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The Festival By The Sea
The festival by the sea graced us last week—but it didn’t exactly follow the planned schedule of glitz and yachts and the Snapchat Ferris wheel.
Instead, we saw a breaking point among publishers and advertisers fed up with ad tech’s slow approach to clean up fraud, set industry standards, and guarantee brand safety.
The discontent runs so deep that Index Exchange’s CEO predicted a “seismic shift” in digital marketing and called on ad tech to “take responsibility” in a kick-off column to Cannes.
He wasn’t alone. Throughout the week, other major advertisers and publishers spoke frankly about ad tech. Here are some sound bites:
- “The media supply chain is so murky and non-transparent, and so wasteful and even fraudulent – we’re wasting huge amounts of money.” – P&G’s Marc Pritchard
- “The world of digital advertising is a nightmarish joke… There are all sorts of creepy, borderline fraudulent middlemen, this thicket of strange companies, tracking pixels on everything. You couldn’t think of a more dangerous environment for a brand.” – The New York Times’s Mark Thompson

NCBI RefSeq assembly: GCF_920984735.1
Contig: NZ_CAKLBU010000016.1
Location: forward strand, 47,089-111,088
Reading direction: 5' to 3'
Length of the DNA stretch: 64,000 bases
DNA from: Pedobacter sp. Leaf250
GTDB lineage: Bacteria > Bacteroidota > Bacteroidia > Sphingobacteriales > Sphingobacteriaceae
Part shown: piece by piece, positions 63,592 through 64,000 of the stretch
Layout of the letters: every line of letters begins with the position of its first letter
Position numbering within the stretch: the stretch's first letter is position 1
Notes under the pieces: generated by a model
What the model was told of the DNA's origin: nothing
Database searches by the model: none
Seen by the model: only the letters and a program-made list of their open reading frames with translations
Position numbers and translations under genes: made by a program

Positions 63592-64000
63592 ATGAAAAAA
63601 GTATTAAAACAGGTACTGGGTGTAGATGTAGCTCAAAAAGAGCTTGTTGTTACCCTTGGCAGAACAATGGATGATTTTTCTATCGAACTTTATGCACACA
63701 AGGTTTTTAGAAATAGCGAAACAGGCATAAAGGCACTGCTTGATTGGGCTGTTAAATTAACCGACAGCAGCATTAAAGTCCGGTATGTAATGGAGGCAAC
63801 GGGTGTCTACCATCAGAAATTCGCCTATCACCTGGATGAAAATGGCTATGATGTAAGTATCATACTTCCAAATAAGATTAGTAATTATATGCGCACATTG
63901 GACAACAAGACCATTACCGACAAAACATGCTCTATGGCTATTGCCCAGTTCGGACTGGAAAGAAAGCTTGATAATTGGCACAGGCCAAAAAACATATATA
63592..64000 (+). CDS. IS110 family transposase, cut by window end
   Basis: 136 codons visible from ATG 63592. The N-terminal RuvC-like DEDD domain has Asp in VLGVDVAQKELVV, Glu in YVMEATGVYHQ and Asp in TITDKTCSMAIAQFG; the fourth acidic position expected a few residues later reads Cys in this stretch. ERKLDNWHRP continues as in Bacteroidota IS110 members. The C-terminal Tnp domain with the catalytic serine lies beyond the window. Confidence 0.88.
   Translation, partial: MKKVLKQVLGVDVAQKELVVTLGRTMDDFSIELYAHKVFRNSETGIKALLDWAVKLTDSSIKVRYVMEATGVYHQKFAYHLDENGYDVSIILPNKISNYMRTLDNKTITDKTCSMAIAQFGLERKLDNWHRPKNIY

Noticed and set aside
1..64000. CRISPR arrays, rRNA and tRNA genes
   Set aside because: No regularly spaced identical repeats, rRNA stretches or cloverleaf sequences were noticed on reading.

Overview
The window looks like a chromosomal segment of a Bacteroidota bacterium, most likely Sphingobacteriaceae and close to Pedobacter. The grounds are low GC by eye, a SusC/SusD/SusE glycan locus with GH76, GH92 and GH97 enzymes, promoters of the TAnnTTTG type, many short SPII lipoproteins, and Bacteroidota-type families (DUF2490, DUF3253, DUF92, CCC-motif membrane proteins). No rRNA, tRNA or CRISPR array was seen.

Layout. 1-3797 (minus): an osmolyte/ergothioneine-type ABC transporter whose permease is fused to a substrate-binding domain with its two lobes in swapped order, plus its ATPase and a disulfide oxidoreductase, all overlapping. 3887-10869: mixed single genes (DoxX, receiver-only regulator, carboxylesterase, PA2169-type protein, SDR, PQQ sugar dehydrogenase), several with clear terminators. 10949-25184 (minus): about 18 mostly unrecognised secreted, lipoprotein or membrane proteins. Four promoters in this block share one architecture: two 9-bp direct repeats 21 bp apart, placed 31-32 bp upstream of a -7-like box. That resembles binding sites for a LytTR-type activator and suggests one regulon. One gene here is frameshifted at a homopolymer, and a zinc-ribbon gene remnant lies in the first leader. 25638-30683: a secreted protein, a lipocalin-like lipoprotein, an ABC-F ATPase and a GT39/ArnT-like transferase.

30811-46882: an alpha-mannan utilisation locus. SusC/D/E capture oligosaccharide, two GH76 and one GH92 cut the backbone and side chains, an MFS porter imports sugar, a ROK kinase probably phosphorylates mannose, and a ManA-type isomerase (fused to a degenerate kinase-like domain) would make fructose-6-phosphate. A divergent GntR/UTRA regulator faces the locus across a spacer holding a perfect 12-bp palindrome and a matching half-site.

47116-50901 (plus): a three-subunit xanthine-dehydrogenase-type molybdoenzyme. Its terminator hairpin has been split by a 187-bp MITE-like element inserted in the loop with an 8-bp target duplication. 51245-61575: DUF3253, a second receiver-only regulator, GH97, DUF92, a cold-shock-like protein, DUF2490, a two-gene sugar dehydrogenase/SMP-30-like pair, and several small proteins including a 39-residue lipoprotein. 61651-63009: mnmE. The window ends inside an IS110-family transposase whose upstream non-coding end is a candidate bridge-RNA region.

- “The cheapest media is on the lousy sites. You get what you pay for. If it’s too good to be true it probably is.” – Unilever’s Keith Weed
- “But in this age, utterly dominated by content distributors - the duopoly - at the expense of content creators - news organizations like ours - it is fair to say that the World Wide Web has not evolved in the manner that most civilised individuals had hoped, say, 15 years ago.” – News Corp’s Robert Thomson
I don’t know about you, but I’d be sweating if the world’s largest advertisers and publishers were speaking like that about my company.
Ad tech players should consider this a formal warning to clean up their act or move aside. Publishers and advertisers are united on what the future of advertising should be, and companies that can provide brand safe environments, third-party verification, and viewability assurances are already two steps ahead of the duopoly.